Direct methods for solving linear systems theoretically give the exact solution in a finite number of steps, see Sect. 4.2. Unfortunately, this is rarely true in applications because of rounding errors: an error made in one step spreads further in all following steps! Contrary to direct methods, iterative methods construct a series of solution approximations such that it converges to the exact solution of a system. Their main advantage is that they are self-correcting, see Sect. 4.3.1.
In this section, we first discuss general principles of iterative methods that solve linear system (4.6), , whereby we assume that and the system has exactly one solution (see Sect. 4.2 for more details on other cases). Later, we describe most common iterative methods: the Jacobi, Gauss-Seidel, successive overrelaxation, and gradient methods (Sects. 4.3.2-4.3.5). Monographs containing detailed discussion of these methods include [7,24] and . Although we treat these methods separately from the direct methods, let us mention here that iterative methods can usually benefit from a combination with the Gauss elimination, see  and , for instance.
To unify the presentation of all methods, let , , and denote the diagonal, lower triangular and upper triangular parts of a matrix throughout this section:
An iterative method for solving a linear system constructs an iteration series , , that under some conditions converges to the exact solution of the system ( ). Thus, it is necessary to choose a starting point and iteratively apply a rule that computes from an already known .
A starting vector is usually chosen as some approximation of . (Luckily, its choice cannot cause divergence of a convergent method.) Next, given , the subsequent element of the series is computed using a rule of the form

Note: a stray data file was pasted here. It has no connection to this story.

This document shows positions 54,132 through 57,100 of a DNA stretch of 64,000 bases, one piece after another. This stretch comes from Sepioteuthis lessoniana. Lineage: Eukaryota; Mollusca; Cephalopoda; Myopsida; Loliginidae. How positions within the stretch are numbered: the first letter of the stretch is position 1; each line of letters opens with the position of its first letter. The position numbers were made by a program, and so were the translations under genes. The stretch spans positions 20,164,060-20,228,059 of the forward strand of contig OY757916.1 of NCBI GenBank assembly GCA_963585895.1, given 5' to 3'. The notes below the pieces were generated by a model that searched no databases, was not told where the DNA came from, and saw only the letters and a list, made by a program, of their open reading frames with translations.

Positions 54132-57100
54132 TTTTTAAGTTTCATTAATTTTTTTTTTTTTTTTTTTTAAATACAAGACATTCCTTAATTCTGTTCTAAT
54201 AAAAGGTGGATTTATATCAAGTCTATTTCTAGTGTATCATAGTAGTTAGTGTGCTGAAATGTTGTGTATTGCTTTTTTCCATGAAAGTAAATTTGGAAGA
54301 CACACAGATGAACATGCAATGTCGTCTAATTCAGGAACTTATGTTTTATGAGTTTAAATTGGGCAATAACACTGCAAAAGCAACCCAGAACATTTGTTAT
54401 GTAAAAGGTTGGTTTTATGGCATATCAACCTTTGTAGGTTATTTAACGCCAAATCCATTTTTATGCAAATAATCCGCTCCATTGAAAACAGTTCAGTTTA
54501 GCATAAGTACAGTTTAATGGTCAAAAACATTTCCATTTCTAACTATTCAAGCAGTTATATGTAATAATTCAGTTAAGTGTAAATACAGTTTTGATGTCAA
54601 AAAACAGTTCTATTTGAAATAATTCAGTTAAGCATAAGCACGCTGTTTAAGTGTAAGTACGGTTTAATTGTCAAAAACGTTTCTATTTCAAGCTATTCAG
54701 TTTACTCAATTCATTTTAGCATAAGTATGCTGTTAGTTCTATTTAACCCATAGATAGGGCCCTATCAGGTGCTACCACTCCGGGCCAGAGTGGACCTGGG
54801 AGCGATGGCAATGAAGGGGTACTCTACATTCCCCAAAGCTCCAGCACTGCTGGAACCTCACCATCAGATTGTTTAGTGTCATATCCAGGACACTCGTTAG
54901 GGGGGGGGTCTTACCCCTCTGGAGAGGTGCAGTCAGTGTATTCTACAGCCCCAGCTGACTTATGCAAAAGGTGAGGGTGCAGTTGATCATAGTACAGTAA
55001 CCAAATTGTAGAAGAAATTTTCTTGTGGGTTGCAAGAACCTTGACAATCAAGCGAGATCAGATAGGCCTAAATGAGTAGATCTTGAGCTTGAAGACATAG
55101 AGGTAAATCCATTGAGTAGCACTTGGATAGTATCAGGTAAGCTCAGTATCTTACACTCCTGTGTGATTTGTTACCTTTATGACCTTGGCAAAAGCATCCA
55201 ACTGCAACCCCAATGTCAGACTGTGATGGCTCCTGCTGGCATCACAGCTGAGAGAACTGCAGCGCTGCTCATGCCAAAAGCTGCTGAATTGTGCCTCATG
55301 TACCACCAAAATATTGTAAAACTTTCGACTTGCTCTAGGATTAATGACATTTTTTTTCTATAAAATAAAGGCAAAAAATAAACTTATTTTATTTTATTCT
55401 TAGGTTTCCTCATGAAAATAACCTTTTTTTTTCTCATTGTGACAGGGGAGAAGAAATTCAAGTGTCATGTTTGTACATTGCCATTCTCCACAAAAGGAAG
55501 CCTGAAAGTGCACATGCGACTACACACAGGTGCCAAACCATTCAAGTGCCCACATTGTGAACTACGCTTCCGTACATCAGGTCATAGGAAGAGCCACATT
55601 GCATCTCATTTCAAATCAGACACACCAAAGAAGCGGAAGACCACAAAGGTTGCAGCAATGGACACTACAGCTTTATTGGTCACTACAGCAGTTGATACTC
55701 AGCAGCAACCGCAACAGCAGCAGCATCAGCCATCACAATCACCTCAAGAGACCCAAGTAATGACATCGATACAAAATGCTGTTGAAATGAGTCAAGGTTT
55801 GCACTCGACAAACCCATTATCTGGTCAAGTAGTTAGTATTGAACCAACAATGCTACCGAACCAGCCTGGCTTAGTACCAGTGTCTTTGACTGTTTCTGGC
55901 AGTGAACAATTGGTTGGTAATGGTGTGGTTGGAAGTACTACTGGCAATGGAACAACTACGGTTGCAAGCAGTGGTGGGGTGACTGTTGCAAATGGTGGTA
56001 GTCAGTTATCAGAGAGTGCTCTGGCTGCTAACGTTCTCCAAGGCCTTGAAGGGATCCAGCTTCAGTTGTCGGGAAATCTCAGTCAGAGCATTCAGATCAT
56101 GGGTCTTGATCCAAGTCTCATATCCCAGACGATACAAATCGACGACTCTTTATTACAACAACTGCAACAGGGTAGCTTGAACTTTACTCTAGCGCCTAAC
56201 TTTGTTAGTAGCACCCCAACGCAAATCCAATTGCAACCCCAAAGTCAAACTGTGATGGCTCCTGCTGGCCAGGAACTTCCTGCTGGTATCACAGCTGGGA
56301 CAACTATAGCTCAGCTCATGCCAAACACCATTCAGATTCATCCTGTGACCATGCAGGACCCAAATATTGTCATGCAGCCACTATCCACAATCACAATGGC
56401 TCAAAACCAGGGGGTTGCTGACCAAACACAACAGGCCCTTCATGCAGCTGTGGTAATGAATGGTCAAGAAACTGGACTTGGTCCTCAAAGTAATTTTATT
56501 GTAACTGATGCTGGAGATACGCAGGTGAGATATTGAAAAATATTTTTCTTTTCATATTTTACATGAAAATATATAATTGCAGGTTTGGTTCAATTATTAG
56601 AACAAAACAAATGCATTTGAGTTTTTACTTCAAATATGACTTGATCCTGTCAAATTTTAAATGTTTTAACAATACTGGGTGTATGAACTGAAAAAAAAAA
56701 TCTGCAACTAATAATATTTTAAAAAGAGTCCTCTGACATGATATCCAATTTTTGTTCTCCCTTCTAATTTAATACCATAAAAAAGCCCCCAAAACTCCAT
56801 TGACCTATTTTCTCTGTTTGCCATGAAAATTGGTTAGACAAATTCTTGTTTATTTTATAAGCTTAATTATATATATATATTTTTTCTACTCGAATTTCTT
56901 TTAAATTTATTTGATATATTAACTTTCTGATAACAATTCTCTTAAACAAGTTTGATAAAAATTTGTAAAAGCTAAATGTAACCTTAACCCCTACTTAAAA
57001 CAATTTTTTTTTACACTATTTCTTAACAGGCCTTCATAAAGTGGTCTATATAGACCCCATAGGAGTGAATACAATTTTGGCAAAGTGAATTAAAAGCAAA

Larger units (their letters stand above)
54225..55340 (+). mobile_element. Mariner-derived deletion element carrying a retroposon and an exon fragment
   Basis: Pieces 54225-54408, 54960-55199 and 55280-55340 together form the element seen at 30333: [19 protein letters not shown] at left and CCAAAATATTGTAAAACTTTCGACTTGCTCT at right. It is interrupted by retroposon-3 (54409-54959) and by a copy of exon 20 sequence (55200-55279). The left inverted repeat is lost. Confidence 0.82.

Let us discuss now a minimal set of conditions on and in (4.8) that guarantee the convergence of an iterative method. First of all, it has to hold that for all , or equivalently,
In praxis, stationary iterative methods are used, that is, methods with constant and , . Consequently, an iteration series is then constructed using
Note that the convergence condition holds, for example, if in any matrix norm. Moreover, Theorem 7 guarantees the self-correcting property of iterative methods since convergence takes place independent of the starting value . Thus, if computational errors adversely affect during the th iteration, can be considered as a new starting vector and the iterative method will further converge. Consequently, the iterative methods are in general more robust than the direct ones.
Apparently, such an iterative process can continue arbitrarily long unless at some point. This is impractical and usually unnecessary. Therefore, one uses stopping (or convergence) criteria that stop the iterative process when a pre-specified condition is met. Commonly used stopping criteria are based on the change of the solution or residual vector achieved during one iteration. Specifically, given a small , the iterative process is stopped after the th iteration when , , or , where is a residual vector. Additionally, a maximum acceptable number of iterations is usually specified.
The Jacobi method is motivated by the following observation. Let have nonzero diagonal elements (the rows of any nonsingular matrix can be reorganized to achieve this). Then the diagonal part of is nonsingular and the system (4.6) can be rewritten as . Consequently,
The intuition of the Jacobi method is very simple: given an approximation of the solution, let us express the th component of as a function of the other components from the th equation and compute given :
The Jacobi method converges for any starting vector as long as , see Theorem 7. This condition is satisfied for a relatively big class of matrices including diagonally dominant matrices (matrices such that for ), and symmetric matrices such that , , and are all positive definite. Although there are many improvements to the basic principle of the Jacobi method in terms of convergence to , see Sects. 4.3.3 and 4.3.4, its advantage is an easy and fast implementation (elements of a new iteration can be computed independently of each other).